“All parents should strive to make their families patterns of good works . . . But in pre-eminent degree is this the duty of those who minister in sacred things, and to whom the people look for instruction and guidance. The ministers of Christ are to be examples to the flock. He who fails to direct wisely his own household, is not qualified to guide the church of God.” (Signs of the Times, Nov. 10, 1881).

“If a man does not show wisdom in the management of the church in his own house, how can he show wisdom in the management of the larger church outside? How can he bear the responsibilities which mean so much, if he cannot govern his own children? . . . God's blessing will not rest upon the minister who neglects the education and training of his children.” (5 Manuscript Releases, Ch. 84, MR 343, p. 449).

“The family of the one suggested for office should be considered. Are they in subjection? Can the man rule his own house with honor? What character have his children? Will they do honor to the father's influence? If he has no tact, wisdom, or power of godliness at home in managing his own family, it is safe to conclude that the same defects will be carried to the church, and the same unsanctified management will be seen there.” (5T 618)

So Ellen White, in perfect harmony with the Scriptures, states that, (1) the man is the priest and head of the home, and (2) successful headship in the home is a requirement for the church office of elder/overseer, or what we today call the gospel minister. This is dispositive on the question of female ordination.

B. Ministers are to be Men

Ellen White makes a number of statements that implicitly indicate her acceptance of the fact that the gospel ministry is restricted to men:

“The primary object of our college was to afford young men an opportunity to study for the ministry and to prepare young persons of both sexes to become workers in the various branches of the cause. . . . Young men moved upon by the Spirit of God to give themselves to the ministry have come to the college for this purpose and have been disappointed.” (5T 60).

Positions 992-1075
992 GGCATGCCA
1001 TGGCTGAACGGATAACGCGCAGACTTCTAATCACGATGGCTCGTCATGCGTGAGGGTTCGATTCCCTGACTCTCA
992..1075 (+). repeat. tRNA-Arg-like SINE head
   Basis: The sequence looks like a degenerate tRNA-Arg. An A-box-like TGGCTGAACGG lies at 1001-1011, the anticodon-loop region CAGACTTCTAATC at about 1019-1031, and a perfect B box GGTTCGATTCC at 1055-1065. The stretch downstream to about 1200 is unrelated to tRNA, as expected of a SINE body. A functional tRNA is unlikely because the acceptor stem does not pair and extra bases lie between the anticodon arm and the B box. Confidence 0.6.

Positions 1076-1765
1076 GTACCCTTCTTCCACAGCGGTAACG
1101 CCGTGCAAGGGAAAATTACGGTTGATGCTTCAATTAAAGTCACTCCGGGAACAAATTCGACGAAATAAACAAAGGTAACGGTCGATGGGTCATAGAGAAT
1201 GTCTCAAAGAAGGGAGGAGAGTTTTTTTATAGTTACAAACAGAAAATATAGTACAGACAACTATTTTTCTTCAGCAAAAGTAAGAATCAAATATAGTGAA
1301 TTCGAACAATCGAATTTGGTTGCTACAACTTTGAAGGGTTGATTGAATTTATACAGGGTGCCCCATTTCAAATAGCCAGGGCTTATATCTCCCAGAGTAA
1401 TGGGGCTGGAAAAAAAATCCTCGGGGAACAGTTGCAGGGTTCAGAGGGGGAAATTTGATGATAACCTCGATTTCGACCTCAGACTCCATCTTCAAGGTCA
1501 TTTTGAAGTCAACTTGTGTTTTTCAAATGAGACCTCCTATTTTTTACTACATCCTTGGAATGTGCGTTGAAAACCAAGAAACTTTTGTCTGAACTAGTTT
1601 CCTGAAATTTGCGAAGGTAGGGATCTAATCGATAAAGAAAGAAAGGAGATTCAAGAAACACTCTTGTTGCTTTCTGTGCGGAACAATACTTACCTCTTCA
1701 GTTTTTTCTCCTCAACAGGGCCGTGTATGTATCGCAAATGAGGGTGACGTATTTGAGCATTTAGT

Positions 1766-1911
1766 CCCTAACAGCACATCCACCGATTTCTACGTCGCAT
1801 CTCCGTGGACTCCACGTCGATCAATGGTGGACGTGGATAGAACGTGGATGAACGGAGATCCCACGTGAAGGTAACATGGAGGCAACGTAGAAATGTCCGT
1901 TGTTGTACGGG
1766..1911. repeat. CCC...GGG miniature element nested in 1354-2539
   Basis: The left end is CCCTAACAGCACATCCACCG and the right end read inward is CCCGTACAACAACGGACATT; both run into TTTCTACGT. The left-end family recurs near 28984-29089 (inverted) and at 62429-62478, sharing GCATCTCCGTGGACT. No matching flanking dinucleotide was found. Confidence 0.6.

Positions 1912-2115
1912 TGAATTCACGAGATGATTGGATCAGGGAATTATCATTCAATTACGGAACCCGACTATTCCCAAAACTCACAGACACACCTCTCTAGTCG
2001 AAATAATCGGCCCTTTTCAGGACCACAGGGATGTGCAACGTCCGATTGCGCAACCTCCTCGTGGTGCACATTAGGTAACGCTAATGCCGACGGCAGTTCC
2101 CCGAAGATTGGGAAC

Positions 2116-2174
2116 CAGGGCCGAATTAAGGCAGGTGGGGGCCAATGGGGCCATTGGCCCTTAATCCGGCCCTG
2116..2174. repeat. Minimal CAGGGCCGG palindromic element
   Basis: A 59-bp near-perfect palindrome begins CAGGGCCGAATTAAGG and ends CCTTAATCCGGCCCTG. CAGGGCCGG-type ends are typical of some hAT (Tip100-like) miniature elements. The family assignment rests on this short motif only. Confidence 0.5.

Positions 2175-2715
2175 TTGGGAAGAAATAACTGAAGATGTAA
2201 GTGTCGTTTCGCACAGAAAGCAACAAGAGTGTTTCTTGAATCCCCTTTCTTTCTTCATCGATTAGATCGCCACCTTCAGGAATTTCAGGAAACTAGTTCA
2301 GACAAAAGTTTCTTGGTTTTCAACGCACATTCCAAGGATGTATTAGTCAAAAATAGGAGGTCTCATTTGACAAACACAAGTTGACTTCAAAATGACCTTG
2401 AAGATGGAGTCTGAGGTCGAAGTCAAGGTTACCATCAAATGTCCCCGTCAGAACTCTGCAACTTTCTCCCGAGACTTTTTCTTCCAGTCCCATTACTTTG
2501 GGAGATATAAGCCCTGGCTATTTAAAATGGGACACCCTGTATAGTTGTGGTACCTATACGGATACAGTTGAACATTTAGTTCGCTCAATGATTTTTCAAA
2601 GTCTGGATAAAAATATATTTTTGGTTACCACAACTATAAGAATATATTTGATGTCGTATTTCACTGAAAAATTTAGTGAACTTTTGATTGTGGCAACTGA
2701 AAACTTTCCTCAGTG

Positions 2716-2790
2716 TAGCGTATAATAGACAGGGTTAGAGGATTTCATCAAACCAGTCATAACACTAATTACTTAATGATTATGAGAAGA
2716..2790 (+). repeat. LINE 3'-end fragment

Note that young men were to prepare for gospel ministry, but persons of both sexes were to prepare for work in various branches of the cause.

“Young men must soon bear the burdens older ones have borne. We have lost time in neglecting to bring young men to the front and give them a higher, more solid education” (5T 582).

“Those whom God calls must be men of deep experience, tried and proved, men of sound judgment, men who will dare to reprove sin in the spirit of meekness, men who understand how to feed the flock” (1T 209).

C. Women Called to a Shepherding/Nurturing Ministry of Home Visitation

Often cited by proponents of female ordination is the statement that the canvassing work “prepares workers, both men and women, to become pastors to the flock of God”:

All who desire an opportunity for true ministry, and who will give themselves unreservedly to God, will find in the canvassing work opportunities to speak upon many things pertaining to the future, immortal life. The experience thus gained will be of the greatest value to those who are fitting themselves for the ministry. It is the accompaniment of the Holy Spirit of God that prepares workers, both men and women, to become pastors to the flock of God. As they cherish the thought that Christ is their Companion, a holy awe, a sacred joy, will be felt by them amid all their trying experiences and all their tests. They will learn how to pray as they work. They will be educated in patience, kindness, affability, and helpfulness. (6T 322)